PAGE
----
The biggest rally in commodities in a year may stall in the fourth quarter as supply of everything from copper to corn expands, tensions in the Middle East ease and the Federal Reserve refrains from tapering stimulus as it seeks more evidence of sustained growth.
Six of 15 commodities will drop by the end of 2013, seven will gain and two will move less than 1 percent, according to the median of estimates from 144 analysts surveyed by Bloomberg News. Cocoa, gasoline and cotton will lose the most as natural gas, coffee and soybeans lead the winners. Goldman Sachs Group Inc. says raw-material prices will be mostly lower in a year.
The Standard & Poor’s GSCI Total Return Index of 24 raw materials rose 4.8 percent in the third quarter as crude, which has the biggest weighting, surged on the threat of strikes on Syria that some judged would disrupt oil supply. Gold led metals higher as the Fed unexpectedly held stimulus steady, increasing the risk that inflation will accelerate. Corn capped the longest drop since 2009 as farmers prepared to reap a record world crop.
“The bottom line is it’s going to continue to be a very mixed picture with different commodities driven by very different things,” said Julian Jessop, the head of commodities research at Capital Economics in London. “People who regard them as an asset class without thinking about the individual stories are missing a trick.”
The S&P GSCI narrowed this year’s loss to 1.5 percent, still lagging behind the 13 percent advance in the MSCI All- Country World Index of equities and the 2.4 percent gain in the Bloomberg U.S. Dollar Index, which tracks the currency against 10 major peers. The Bloomberg U.S. Treasury Bond Index lost 2.4 percent. Global stocks beat all other asset classes in the third quarter with a 7.4 percent return. Last quarter’s gain for the S&P GSCI was the most since the 2012 third quarter.
Goldman Sachs forecast in September that its favored gauge, the S&P GSCI Enhanced Commodity Index, will be 2 percent lower in 12 months, with declines in energy, precious metals, agriculture and livestock. Investors may still profit by buying and rolling contracts closest to delivery in backwardated markets such as oil, where prices are declining into the future, the bank’s analysts said.
Credit Suisse Group AG said Sept. 20 it recommended a neutral position in commodities because stabilizing Chinese economic growth has yet to boost demand. The Asian nation, the biggest consumer of everything from coal to cotton to copper, will expand 7.6 percent in 2013 and 7.4 percent in 2014, the weakest level in almost a quarter century, according to the mean of 56 economist estimates compiled by Bloomberg.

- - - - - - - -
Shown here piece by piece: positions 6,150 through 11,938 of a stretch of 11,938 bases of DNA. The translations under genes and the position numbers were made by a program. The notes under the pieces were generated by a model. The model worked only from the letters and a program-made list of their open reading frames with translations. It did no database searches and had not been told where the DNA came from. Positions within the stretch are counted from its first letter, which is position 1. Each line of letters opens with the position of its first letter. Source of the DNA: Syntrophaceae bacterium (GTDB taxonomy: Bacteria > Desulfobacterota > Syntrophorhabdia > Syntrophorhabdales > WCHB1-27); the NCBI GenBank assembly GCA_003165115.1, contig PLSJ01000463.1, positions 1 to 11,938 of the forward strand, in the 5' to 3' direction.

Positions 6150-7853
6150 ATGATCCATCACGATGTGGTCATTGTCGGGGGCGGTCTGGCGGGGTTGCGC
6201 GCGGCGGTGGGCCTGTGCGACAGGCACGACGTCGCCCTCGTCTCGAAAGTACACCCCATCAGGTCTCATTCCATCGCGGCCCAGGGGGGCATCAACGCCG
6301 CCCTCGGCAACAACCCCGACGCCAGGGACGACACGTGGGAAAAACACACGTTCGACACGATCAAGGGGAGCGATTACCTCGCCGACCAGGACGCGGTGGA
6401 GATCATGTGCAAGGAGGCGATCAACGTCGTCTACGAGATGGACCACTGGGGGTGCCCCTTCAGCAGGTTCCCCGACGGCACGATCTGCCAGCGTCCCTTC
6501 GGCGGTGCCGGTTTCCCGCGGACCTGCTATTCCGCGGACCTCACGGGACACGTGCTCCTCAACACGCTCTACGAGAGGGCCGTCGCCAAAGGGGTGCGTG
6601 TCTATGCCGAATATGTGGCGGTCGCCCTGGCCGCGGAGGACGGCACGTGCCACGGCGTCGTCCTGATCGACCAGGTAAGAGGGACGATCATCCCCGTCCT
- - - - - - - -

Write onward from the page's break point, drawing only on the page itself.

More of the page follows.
Nineteen of the S&P GSCI’s 24 commodities rose last quarter. Cocoa gained 22 percent to $2,640 a metric ton, the most in four years, with traders anticipating shortages as a lack of rain threatened West Africa’s crop. With stockpiles still sufficient to make up a shortfall, analysts expect prices to drop 7.2 percent from yesterday’s close to $2,450 by the end of the year on ICE Futures U.S. in New York, the biggest decline of any of the 15 raw materials in the Bloomberg News survey.
Rallies in gold and silver also will slow as traders anticipate less U.S. stimulus. Analysts surveyed Sept. 18-19 by Bloomberg predicted the Fed will reduce its $85 billion of monthly bond purchases at a meeting in December. Gold rose 70 percent from December 2008 to June 2011 as the central bank pumped more than $2 trillion into the financial system. Some investors buy gold and silver as a hedge against accelerating consumer prices and as protection against currency debasement.
Gold will rise 1.6 percent to $1,350 an ounce by the end of December after a 7.6 percent advance in the third quarter that was the largest gain in a year, according to the survey. Prices are still poised for the first annual drop since 2000 after tumbling into a bear market in April as some investors lost faith in the metal as a store of value. Silver will appreciate 1.4 percent to $22 an ounce, after rising 10 percent to $21.69 in the past three months.
U.S. natural gas will advance 9.6 percent to $3.90 per million British thermal units by the end of December on the New York Mercantile Exchange, as the Northern Hemisphere’s winter boosts demand for heating. That’s the most of any of the commodities in the Bloomberg News survey and compares with last quarter’s 0.1 percent loss.